Take the 2-minute tour ×
Stack Overflow is a question and answer site for professional and enthusiast programmers. It's 100% free, no registration required.

Setup: Over the course of the past year, I've created around 20 common WCF services that are used to handle specific tasks within my company. Developers have begun using these services readily in their applications to perform these specific tasks. The problem is that because there is currently no position in the company to enforce usage of these common services (small company and we just don't have the resources or bandwidth to enforce standards yet and I'm hoping to resolve this problem before it gets worse or unmanageable) some teams have had a tendancy to write their own services that functionally mirror what an exsisting common service already does.

To resolve this issue, I am building a basic web application that simply builds a "service layer" class library that contains the common service references (including some exposed helper methods) that perform specificed functionality. For example, if it is in the requirements that an application should allow for partial saves and for file uploading, then I would add service references to our File Uploading service and our Form Saving service to this service layer class library.

Is there a way to dynamically/programatically retrieve a WCF service reference's files (much the same way VS 2010 does when you "add service reference") and append them to a csproj file? I know how to build a generic build file (csproj), but I'm not sure what's required or what the best way to append service references to that project are.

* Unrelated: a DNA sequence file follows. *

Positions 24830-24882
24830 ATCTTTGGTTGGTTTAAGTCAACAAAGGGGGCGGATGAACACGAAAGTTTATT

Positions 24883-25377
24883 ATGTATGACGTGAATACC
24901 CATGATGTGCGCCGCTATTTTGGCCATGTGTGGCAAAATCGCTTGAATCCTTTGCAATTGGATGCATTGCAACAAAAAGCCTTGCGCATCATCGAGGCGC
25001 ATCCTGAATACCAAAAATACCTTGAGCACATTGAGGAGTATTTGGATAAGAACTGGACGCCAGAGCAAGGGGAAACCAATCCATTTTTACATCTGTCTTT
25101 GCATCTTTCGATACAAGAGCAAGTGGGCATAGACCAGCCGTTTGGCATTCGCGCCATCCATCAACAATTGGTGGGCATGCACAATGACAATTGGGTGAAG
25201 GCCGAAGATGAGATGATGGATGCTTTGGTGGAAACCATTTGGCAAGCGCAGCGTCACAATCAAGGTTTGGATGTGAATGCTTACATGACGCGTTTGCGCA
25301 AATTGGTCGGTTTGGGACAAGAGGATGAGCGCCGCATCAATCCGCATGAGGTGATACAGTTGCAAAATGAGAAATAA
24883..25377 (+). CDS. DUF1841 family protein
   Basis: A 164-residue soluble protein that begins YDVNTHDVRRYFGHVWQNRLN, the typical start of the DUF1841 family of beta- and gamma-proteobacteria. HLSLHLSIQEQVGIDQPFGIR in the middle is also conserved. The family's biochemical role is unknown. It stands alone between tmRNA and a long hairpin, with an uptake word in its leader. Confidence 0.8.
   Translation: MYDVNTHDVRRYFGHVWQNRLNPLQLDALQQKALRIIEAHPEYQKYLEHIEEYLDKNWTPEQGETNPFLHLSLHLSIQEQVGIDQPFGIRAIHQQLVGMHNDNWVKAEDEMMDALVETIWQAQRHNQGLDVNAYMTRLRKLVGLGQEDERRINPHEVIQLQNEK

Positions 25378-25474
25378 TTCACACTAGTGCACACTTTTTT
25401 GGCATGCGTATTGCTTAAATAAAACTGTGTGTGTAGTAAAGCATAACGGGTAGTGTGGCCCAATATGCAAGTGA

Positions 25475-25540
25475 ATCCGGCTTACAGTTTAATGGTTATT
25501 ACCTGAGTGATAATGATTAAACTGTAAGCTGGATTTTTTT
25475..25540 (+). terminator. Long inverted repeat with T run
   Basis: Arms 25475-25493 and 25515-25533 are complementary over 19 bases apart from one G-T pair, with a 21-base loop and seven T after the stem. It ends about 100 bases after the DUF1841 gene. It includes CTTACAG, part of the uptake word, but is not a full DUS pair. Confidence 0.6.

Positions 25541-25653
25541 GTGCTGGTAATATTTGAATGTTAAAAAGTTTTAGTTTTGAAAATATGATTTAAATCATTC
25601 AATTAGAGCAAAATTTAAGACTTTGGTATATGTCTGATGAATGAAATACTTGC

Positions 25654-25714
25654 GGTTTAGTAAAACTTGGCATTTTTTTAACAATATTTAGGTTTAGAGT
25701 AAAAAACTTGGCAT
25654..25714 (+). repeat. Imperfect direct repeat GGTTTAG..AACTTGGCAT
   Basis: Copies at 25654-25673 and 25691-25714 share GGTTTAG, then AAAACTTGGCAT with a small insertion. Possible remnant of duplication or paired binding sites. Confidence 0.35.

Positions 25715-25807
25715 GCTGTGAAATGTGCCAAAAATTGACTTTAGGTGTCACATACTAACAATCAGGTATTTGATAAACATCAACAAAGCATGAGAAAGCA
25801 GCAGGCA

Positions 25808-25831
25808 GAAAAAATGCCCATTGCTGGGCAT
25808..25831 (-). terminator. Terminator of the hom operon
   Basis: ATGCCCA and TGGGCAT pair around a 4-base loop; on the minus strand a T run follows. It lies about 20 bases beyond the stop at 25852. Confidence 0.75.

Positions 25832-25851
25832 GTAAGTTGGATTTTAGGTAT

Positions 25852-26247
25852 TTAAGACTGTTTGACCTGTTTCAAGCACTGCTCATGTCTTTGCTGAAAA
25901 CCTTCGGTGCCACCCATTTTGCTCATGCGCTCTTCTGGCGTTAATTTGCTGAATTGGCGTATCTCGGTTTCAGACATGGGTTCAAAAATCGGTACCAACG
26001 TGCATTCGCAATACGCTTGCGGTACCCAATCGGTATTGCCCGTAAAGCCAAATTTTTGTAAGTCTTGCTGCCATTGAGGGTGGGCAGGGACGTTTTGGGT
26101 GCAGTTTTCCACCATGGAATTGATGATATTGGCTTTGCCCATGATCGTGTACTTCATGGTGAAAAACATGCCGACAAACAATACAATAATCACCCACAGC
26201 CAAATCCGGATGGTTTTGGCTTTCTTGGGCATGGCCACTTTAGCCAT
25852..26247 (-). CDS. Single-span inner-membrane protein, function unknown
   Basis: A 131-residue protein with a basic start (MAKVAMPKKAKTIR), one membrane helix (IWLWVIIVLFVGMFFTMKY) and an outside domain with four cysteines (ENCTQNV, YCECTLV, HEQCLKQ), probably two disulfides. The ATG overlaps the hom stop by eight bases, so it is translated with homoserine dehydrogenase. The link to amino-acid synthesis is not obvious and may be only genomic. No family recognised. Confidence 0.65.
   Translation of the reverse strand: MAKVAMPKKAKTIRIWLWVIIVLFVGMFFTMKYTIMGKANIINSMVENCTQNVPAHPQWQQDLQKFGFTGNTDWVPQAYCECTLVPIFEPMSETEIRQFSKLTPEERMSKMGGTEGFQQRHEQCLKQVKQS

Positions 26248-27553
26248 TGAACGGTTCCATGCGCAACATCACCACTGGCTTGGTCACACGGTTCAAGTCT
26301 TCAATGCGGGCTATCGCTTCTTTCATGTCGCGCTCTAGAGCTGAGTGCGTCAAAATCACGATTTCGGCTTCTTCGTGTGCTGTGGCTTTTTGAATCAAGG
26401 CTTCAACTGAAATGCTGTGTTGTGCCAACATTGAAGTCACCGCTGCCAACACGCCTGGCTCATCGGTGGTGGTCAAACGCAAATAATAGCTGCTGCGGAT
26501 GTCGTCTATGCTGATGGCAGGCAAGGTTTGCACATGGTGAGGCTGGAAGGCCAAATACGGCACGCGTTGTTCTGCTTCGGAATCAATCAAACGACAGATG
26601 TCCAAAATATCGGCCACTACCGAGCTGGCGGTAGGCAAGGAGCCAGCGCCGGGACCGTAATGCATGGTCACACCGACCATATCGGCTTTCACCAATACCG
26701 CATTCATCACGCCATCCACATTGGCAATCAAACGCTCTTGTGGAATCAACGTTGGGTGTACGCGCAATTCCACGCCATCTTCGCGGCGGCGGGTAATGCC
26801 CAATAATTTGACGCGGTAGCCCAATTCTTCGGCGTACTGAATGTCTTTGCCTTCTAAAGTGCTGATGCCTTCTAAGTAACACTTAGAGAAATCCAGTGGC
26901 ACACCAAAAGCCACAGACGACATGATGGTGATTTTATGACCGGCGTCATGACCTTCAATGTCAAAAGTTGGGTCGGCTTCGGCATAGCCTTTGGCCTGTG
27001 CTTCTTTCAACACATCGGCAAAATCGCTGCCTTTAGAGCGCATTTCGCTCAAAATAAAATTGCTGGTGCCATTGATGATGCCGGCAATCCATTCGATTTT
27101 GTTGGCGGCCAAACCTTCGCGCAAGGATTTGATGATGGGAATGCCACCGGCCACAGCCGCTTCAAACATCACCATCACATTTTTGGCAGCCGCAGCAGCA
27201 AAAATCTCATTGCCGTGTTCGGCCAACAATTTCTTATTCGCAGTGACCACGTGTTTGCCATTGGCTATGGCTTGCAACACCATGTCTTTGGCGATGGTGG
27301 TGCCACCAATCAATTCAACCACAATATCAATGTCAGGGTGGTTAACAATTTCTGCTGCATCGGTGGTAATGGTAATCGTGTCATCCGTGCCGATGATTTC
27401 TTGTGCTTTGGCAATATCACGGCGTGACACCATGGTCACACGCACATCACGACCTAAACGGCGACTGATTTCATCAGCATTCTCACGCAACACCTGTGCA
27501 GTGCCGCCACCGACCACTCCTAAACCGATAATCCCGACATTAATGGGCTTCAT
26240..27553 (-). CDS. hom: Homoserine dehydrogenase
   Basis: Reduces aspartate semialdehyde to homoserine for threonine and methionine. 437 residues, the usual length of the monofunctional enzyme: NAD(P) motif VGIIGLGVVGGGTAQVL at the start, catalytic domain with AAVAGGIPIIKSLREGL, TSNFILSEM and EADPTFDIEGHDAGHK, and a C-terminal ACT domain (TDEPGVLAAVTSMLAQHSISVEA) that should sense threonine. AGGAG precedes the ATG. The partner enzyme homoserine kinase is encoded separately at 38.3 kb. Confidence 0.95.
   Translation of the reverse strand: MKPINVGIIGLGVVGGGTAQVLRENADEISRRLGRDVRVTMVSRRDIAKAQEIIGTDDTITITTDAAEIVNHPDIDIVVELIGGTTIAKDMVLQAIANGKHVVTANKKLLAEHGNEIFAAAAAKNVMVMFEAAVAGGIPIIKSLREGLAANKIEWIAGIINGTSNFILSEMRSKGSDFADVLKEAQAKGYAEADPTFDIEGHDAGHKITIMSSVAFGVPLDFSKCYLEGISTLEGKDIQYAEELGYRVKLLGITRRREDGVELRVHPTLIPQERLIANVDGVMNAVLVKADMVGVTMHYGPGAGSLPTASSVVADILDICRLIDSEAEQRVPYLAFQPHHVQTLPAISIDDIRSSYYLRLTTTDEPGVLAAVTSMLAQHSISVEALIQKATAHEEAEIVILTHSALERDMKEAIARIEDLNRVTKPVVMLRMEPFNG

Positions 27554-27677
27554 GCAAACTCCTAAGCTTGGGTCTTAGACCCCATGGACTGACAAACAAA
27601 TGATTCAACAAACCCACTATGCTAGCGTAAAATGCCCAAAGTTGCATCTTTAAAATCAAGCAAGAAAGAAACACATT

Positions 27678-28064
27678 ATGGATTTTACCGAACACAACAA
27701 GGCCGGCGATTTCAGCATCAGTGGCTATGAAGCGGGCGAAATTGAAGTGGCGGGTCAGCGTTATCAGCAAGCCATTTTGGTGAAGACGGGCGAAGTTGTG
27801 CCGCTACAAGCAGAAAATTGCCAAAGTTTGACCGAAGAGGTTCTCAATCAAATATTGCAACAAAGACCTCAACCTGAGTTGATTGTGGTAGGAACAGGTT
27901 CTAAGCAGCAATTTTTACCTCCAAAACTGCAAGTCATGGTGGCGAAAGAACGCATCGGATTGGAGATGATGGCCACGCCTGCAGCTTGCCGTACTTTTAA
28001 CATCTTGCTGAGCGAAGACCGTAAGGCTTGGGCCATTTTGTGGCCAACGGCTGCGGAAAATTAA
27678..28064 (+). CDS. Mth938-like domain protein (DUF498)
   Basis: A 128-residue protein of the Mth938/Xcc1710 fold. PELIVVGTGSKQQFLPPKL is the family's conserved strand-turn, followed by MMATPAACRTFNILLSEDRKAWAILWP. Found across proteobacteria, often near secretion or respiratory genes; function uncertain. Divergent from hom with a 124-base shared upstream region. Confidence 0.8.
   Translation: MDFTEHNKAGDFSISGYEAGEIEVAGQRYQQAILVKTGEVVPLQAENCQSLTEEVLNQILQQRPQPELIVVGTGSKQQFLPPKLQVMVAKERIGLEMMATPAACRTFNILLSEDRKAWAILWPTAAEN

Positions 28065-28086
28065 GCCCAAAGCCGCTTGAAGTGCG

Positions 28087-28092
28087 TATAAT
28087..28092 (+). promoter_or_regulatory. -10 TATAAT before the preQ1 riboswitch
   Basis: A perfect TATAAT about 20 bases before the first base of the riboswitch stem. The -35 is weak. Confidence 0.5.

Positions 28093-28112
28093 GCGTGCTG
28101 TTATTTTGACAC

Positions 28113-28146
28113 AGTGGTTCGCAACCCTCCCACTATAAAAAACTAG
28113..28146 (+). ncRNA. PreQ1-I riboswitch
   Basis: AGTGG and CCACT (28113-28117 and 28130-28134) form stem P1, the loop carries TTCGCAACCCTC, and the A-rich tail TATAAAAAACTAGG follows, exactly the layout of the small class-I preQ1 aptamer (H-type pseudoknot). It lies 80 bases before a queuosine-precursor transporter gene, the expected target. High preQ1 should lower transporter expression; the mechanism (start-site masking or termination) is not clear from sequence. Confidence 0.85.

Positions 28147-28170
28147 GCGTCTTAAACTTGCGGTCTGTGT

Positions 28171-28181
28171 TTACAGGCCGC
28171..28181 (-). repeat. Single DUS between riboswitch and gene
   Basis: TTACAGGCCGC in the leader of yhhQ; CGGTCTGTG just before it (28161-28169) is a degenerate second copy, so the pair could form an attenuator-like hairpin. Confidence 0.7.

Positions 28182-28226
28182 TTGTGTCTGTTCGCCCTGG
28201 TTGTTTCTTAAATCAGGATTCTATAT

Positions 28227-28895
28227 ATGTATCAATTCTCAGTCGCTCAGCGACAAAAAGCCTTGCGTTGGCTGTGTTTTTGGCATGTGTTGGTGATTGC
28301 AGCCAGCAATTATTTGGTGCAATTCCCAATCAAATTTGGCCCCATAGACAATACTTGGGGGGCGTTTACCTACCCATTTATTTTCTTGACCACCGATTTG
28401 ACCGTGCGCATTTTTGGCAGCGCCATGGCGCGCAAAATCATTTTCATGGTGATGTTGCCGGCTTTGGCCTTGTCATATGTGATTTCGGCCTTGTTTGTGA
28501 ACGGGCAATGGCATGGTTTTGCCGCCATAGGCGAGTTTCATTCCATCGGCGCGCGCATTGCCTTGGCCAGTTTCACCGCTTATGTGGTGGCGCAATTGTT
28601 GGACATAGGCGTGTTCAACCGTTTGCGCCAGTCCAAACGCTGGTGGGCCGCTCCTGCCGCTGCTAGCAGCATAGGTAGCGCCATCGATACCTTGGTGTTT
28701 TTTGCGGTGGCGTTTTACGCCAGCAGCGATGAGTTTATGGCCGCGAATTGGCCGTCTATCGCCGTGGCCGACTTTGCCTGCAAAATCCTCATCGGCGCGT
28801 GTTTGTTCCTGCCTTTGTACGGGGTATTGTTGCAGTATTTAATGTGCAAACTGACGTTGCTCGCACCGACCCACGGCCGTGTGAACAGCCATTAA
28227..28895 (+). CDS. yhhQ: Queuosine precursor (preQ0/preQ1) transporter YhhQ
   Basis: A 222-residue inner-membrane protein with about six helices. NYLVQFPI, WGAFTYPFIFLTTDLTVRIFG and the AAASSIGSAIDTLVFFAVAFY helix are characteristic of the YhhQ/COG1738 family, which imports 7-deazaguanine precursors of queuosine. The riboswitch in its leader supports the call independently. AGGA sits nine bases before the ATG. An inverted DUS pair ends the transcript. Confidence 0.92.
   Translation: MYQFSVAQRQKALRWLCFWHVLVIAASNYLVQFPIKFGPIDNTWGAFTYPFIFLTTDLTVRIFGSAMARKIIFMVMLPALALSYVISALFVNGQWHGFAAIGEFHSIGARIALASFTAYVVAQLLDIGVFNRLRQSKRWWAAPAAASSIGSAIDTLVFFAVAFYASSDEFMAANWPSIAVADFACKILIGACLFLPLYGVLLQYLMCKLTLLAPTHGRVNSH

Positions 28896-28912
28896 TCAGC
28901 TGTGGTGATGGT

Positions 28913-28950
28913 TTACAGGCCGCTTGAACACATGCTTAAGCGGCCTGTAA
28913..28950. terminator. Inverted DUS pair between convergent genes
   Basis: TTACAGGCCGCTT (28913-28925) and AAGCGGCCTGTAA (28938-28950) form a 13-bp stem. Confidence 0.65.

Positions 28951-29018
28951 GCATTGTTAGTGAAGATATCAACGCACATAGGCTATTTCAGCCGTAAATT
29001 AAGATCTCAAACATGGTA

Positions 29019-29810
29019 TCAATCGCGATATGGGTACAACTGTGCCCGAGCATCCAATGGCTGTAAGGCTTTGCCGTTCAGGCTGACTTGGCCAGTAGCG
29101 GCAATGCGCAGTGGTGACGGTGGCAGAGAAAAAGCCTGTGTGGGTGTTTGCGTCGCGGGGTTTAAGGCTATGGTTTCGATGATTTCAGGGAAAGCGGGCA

Any help would be greatly appreciated and I thank you in advance for your time.

share|improve this question

1 Answer 1

up vote 1 down vote accepted

You do not need to generate those files in order to access a WCF service - what VS2010 is doing for you* is generating a client side mirror image of the contracts and data objects. For example, if you have a Foo defined on the server then you will get a client version of that created, and the generated proxy will deserialize to that client side version of Foo.

If you do want to generate those files, see this previous SO answer for an example of how to use svcutil.exe to generate the proxy files to a specific directory. Be aware that you really should have your contracts and data objects housed in a separate assembly, if you do then you will be able to achieve reuse between the client and the server - in other words, svcutil will not need to generate client side copies of those data objects.

*Keep in mind that this is the default behaviour of VS, it can be changed.

share|improve this answer
This helped a lot. I used the svcutil to generate the proxy files in a specific directory and then used that directory to generate the service library project. Thanks for your help! –  JakeHova Nov 20 '12 at 19:40

Your Answer


By posting your answer, you agree to the privacy policy and terms of service.

Not the answer you're looking for? Browse other questions tagged or ask your own question.